Migrant workers form the backbone of modern Australia. Why are they still being exploited?

Join your union. Support migrant-led industrial campaigns. Don’t buy broccolini.

Art by Anthony-James Kanaan

The foundation of contemporary Australian society rests upon an often exploited migrant workforce. Countless sectors including manufacturing, construction, services, agriculture and horticulture are currently staffed and sustained by migrant workers from the Global North and South alike. While this is not a new phenomenon, with migrant labour being an inalienable shaping force throughout Australian history, legal protections for migrant workers are routinely neglected and exploitation remains rife.

In December 2022, Unions NSW Migrant Workers Hub and the Immigration Advice and Rights Center (IARC) released a report on wage theft in the migrant workforce, revealing that 60.24% of job advertisements listed in the top eight industries offered a rate of pay below the award minimum. Beyond wage theft, migrant workers across many sectors are often at greater risk of racist bullying and harassment, in addition to workplace injury or illness, as identified by SafeWork NSW. The effects of such mistreatment are exacerbated by the fact that many migrant workers are also young and culturally and linguistically diverse (CALD), further compounding their vulnerability to workplace injury or illness in unsafe environments. Employment precarity is also a prevalent feature of migrant work, particularly in agriculture and horticulture. Piece rate workers such as fruit pickers are commonly threatened with termination if they don’t meet picking targets.

The nature of migrant worker exploitation in Australia is such that most workers often don’t feel confident in seeking recourse or asserting their workplace rights. Many migrant workers fear retaliation by their employers and, in some cases, the revocation of their employer-sponsored working visas. A 2019 survey conducted by the Migrant Justice Institute revealed that 38% of international students who experienced problems in the workplace did not seek help for fear that doing so would impact their visa.

On February 28, a coalition of forty unions, service providers, and non-profit organisations called for the Minister for Home Affairs Andrew Giles to establish federal protections for whistleblowers exposing the exploitation of migrant workers. These protections, as presented in the Breaking the Silence proposal, would safeguard workers who take action against their employers from the immediate risk of deportation.

This complex issue relating to the exploitation of migrant workers undeniably hits home for students across the country. International students comprise a significant proportion of the Australian migrant workforce, with 23% of respondents in the Unions NSW Migrant Wage Theft working on student visas.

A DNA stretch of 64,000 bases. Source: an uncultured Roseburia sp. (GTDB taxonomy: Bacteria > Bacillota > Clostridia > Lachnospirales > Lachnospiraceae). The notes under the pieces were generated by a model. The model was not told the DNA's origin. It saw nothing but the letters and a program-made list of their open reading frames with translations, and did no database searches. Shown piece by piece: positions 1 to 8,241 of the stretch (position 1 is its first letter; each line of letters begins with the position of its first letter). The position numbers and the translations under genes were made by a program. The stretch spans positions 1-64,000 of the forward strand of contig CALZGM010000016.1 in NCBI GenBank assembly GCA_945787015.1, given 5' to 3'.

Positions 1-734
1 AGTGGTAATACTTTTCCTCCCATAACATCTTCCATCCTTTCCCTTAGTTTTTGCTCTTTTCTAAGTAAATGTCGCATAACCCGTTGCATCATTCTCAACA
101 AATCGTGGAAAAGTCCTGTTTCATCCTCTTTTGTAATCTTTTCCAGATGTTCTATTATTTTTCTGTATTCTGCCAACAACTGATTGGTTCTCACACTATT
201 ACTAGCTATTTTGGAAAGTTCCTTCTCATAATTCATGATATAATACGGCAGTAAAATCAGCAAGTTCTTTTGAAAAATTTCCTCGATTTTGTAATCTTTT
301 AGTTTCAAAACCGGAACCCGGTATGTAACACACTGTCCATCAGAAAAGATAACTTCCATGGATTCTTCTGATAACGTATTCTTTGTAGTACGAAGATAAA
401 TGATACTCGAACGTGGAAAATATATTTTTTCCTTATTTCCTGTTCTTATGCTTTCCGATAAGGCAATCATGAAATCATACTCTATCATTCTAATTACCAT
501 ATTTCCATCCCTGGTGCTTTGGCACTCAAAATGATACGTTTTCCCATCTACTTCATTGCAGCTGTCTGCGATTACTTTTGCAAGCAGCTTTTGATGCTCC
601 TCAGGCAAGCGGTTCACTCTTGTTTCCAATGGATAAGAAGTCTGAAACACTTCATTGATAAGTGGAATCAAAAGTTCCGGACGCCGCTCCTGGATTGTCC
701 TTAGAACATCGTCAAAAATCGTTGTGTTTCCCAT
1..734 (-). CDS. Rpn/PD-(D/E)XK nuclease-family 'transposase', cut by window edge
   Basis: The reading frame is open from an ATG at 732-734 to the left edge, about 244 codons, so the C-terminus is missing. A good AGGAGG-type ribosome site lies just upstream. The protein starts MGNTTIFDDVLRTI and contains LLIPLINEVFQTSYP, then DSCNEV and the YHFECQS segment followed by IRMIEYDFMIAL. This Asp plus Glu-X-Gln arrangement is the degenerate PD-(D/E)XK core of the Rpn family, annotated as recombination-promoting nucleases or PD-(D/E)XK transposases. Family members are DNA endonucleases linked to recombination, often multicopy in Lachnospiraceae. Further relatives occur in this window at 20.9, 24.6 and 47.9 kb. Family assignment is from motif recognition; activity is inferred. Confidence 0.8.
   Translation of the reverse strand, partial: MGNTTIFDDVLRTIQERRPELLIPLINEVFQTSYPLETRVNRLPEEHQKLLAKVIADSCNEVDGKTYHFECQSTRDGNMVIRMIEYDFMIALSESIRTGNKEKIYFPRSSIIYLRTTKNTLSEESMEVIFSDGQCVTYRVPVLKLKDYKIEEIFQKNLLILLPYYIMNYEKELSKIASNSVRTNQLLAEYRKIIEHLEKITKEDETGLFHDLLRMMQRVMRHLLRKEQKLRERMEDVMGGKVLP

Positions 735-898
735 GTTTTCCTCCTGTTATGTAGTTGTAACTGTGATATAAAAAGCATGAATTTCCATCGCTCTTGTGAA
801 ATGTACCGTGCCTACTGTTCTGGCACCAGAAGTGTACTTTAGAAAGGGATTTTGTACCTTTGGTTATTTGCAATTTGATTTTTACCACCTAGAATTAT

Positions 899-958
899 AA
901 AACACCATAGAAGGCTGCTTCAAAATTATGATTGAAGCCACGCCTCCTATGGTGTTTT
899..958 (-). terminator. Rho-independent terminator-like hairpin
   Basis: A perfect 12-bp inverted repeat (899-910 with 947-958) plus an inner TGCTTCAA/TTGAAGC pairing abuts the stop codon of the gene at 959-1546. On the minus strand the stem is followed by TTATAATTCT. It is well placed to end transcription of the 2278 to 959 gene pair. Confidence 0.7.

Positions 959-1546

In October last year, TEQSA controversially announced that all international students will be required to return to in-person classes by June 30 (with some exceptions). Amidst a rental market where vacancies are at an all-time low and rents at an all-time high, the University of Sydney remains committed to the privatisation and off-selling of student accommodation.

A combination of factors, including a lack of affordable student accommodation and a newly-reinstated working limit of 48 hours per fortnight, means that newly-arrived international students are facing significant barriers to finding appropriate housing. In the aforementioned Migrant Wage Theft report, Unions NSW recommended the permanent removal of working limits for student visa holders. Without additional working hours, student visa holders (who are commonly paid below industry award rates) “struggle to earn a wage sufficient to pay living expenses.”

The return of international students to Australia will undoubtedly carry implications for working conditions experienced by the rest of our migrant labour force, with more workers seeking jobs, and more opportunities for employers to treat migrants as expendable. Thus, it is more crucial than ever that migrant workers have access to the required resources that they require to combat workplace exploitation. It also remains imperative that our migrant workers are not left to fight against such exploitation alone. The union movement has been, for decades, consistent in providing advocacy, hope, and solidarity to migrant workers through advisory initiatives and activist campaigns.

Visa Assist, a joint initiative by Unions NSW and IARC, is a program that offers union members free advice on all immigration and citizenship matters — from workplace bullying to wage theft and visa applications. Moreover, migrant workers on Perfection Fresh Broccolini farms across the country are currently spearheading a United Workers Union boycott campaign in response to routine wage theft and inadequate safety standards, attracting national media attention to the issue while impacting Perfection Fresh’s bottom line.

The most meaningful course of action you, dear reader, can take to improve the conditions of migrant workers in Australia, is to be an active member of your union. Pay your dues. Support migrant-led industrial campaigns. Show up on the picket line. Don’t buy broccolini.

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